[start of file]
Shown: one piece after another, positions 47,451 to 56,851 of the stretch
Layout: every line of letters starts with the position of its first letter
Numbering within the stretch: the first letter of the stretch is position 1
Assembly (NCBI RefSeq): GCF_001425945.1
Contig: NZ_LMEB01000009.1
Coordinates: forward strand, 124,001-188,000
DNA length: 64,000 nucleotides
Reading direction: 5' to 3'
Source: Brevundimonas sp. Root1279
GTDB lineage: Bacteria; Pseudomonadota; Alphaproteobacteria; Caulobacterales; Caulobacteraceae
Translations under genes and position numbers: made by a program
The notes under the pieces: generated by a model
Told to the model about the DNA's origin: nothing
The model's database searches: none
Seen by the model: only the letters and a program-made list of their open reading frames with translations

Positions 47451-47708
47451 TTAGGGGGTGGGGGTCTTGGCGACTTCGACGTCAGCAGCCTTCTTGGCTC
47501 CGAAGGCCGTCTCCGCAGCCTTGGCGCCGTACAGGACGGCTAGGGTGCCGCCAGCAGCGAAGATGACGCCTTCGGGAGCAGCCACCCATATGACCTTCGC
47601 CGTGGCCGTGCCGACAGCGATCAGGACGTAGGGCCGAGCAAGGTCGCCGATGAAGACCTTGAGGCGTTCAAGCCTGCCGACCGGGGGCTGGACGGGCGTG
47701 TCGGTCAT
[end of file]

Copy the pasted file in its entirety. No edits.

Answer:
Shown: one piece after another, positions 47,451 to 56,851 of the stretch
Layout: every line of letters starts with the position of its first letter
Numbering within the stretch: the first letter of the stretch is position 1
Assembly (NCBI RefSeq): GCF_001425945.1
Contig: NZ_LMEB01000009.1
Coordinates: forward strand, 124,001-188,000
DNA length: 64,000 nucleotides
Reading direction: 5' to 3'
Source: Brevundimonas sp. Root1279
GTDB lineage: Bacteria; Pseudomonadota; Alphaproteobacteria; Caulobacterales; Caulobacteraceae
Translations under genes and position numbers: made by a program
The notes under the pieces: generated by a model
Told to the model about the DNA's origin: nothing
The model's database searches: none
Seen by the model: only the letters and a program-made list of their open reading frames with translations

Positions 47451-47708
47451 TTAGGGGGTGGGGGTCTTGGCGACTTCGACGTCAGCAGCCTTCTTGGCTC
47501 CGAAGGCCGTCTCCGCAGCCTTGGCGCCGTACAGGACGGCTAGGGTGCCGCCAGCAGCGAAGATGACGCCTTCGGGAGCAGCCACCCATATGACCTTCGC
47601 CGTGGCCGTGCCGACAGCGATCAGGACGTAGGGCCGAGCAAGGTCGCCGATGAAGACCTTGAGGCGTTCAAGCCTGCCGACCGGGGGCTGGACGGGCGTG
47701 TCGGTCAT